Roman Augustoviz spends Minnesota's winters covering college hockey, specifically the Gophers, and other University of Minnesota sports. During the summer, he writes about the WNBA's Minnesota Lynx, with a dose of U sports sprinkled in. Follow him on Twitter @RomanStrib.

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Gophers women better win at least two more games to be sure

Posted by: Roman Augustoviz under Sports, Gophers post season Updated: March 5, 2014 - 5:09 AM

After the Gophers women's basketball team beat Indiana, coach Pam Borton said, "if we can go .500 in the Big Ten, then we're in great shape for the NCAA Tournament."

Well, her Gophers did win their next game, versus Ohio State, to get to 8-8 but ... the Gophers are not in great shape at all.

I have to make a confession -- it's good for the soul, right? -- I am a bracketology expert.

At least, as college hockey goes. All the tournament winners get into the NCAA field and then you just look at the PairWise rankings -- which some hockey/numbers cruncher genius devised -- and count down from the top, excluding tournament champs, until you get to 16.

That's the NCAA tournament field. Easy. 100 percent accurate. Don't need s selection committee except to decide what regions to send team.

In women's basketball, bracketology is a little more complicated. But I'm going to give it a shot with the help of the Internet. There's a lot of stuff on it, a wise sports columnist once said

And I found the S-factor by accident the other day, so I am well-armed. All I'm really trying to figure out is if the Gophers are in.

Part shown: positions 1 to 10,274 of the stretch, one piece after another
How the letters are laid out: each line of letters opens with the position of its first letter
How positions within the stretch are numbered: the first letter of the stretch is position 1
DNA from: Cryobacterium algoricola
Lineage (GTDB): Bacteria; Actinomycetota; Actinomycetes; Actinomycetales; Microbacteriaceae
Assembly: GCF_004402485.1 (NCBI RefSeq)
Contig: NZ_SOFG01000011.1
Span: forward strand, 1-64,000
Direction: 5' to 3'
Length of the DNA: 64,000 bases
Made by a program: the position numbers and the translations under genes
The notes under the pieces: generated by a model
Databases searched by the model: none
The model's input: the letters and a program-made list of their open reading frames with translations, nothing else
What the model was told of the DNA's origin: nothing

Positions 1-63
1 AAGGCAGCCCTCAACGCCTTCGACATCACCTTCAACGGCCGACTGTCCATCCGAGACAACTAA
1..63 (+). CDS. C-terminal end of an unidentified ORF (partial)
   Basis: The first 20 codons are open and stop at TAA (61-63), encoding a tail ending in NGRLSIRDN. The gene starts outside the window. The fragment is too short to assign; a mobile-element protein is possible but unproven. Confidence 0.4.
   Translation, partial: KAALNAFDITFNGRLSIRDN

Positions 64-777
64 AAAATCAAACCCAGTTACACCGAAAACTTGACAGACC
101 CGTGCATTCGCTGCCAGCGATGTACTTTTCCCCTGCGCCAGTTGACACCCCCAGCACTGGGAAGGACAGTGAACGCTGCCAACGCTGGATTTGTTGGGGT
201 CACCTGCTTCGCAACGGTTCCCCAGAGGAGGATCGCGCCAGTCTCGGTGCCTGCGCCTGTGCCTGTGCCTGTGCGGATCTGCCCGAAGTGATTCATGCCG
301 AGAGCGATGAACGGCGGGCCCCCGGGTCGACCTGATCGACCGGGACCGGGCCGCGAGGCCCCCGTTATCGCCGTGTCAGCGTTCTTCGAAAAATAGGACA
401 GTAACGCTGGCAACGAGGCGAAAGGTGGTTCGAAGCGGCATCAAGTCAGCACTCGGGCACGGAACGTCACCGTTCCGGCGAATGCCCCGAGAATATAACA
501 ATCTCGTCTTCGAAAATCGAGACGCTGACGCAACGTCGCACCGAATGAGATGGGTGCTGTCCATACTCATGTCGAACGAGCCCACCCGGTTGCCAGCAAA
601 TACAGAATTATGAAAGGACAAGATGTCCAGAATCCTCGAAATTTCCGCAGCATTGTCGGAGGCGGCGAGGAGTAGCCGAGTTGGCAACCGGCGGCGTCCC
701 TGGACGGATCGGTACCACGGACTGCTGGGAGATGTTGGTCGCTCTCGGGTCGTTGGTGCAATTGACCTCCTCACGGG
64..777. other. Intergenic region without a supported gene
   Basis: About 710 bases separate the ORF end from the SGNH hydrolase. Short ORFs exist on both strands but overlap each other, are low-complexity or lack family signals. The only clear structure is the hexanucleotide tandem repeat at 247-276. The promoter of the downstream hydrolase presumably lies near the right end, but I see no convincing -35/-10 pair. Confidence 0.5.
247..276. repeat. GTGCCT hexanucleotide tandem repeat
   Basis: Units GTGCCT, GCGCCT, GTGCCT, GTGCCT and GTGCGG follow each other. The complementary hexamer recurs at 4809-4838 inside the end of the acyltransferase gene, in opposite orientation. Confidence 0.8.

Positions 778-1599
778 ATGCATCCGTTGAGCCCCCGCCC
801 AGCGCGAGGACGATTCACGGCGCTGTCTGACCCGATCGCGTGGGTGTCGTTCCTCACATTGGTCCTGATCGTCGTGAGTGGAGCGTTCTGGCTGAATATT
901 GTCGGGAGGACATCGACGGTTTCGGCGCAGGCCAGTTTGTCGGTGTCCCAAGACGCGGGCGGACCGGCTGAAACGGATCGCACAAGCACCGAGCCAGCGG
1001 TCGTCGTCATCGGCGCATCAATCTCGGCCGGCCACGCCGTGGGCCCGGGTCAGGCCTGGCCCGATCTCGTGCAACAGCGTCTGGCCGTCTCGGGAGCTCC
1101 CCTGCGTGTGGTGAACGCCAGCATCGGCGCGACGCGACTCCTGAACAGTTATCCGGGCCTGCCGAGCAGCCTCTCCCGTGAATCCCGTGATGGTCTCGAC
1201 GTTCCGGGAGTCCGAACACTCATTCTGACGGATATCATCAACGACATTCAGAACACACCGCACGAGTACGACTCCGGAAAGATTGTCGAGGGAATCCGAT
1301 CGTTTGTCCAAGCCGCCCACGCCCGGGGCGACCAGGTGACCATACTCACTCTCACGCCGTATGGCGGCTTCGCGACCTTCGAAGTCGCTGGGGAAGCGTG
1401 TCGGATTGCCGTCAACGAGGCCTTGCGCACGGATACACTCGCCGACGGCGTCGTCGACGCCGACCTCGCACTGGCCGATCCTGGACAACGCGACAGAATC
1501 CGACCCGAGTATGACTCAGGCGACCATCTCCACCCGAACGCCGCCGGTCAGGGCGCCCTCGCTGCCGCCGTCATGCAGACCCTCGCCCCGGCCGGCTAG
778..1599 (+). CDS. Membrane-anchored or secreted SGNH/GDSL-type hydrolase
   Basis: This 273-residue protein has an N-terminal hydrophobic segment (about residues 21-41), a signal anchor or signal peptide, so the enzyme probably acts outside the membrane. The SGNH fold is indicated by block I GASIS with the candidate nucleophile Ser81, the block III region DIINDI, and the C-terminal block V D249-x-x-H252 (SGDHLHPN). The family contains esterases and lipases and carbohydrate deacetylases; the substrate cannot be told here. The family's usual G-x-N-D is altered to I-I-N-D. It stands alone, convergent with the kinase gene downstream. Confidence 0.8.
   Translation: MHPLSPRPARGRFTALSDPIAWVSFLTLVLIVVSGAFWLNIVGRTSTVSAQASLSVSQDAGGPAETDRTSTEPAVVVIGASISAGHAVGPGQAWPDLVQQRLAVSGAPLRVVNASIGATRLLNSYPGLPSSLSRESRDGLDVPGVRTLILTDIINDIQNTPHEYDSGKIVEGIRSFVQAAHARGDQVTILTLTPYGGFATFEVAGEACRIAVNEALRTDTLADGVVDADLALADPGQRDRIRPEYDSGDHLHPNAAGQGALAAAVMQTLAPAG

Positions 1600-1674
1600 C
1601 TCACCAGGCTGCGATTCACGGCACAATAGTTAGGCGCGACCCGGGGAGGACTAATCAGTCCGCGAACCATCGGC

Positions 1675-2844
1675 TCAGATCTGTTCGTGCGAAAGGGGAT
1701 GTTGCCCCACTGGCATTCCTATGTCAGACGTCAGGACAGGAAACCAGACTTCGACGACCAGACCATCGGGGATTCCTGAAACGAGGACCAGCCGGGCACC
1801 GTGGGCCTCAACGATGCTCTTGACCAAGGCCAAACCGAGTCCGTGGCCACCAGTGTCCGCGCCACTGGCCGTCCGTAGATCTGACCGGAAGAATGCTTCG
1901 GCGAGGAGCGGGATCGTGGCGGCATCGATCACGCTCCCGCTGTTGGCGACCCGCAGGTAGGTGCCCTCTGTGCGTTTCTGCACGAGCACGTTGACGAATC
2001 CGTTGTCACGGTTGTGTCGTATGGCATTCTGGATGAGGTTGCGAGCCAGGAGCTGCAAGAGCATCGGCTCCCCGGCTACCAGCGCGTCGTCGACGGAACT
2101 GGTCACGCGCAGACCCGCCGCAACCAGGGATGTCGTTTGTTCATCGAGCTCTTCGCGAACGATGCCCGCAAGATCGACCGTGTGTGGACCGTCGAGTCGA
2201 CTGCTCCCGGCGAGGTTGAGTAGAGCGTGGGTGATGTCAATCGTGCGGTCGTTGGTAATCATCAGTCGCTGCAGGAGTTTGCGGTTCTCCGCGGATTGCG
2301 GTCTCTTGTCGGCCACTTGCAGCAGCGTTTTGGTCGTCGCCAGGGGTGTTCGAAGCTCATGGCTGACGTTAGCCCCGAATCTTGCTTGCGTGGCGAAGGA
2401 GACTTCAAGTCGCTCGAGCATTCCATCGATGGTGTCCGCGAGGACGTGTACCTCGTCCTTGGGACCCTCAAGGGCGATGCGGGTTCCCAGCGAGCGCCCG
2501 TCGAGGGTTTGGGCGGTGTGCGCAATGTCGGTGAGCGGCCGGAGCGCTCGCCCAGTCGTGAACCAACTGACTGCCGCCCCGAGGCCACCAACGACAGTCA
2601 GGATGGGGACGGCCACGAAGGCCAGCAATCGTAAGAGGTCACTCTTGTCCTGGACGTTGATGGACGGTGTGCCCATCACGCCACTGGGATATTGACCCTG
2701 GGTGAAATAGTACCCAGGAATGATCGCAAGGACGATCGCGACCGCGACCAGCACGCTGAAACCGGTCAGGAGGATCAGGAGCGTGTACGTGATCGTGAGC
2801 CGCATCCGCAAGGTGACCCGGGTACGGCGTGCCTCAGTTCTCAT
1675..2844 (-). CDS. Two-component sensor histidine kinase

It (the S Factor) can be found here.

What does it try to do?

The College Women's Hoops S-Factor is a formula that attempts to mimic the choices made by the Selection Committee for the NCAA Women's Basketball Championship Tournament every March.

The S-Factor uses the following data to rank each team:

- RPI
- conference regular season performance
- conference tournament performance
- wins against good and great teams
- losses against bad and terrible teams
- strength of conference
- overall record against all teams

Is it accurate? In 2013, the S-Factor correctly predicted 62 out of the 64 teams.

That's pretty darn good.

And as of today, the S-factor has the Gophers in, hanging by a thread as an 11th seed.

An 11th seed, but isn't that pretty good? Nope.

Here's why. Of the 24 teams seeded 11 through 16 a years ago, 22 were tournament champions who received automatic bids. Only Kansas (18-13), 7th in the Big 12 and West Virginia (17-13), tied for 5th in the Big East 12 got seeded that low as at-large teams. Kansas was a 12th seed, West Virigina an 11th seed. So they were the last two at-large teams in. ... That's about the spot the Gophers are in.

The Gophers, 19-11, 8-8 tied for sixth in the Big Ten.

The Big Ten had six teams in the Big Dance a year ago, all of them won 20 games in the regular season. Penn St. was a third seed, Big Ten tournament champion Purdue was a fourth seed, Michigan State a fifth, Nebraska a sixth and Iowa (21-13, 8-8) a ninth. Nobody was on the bubble.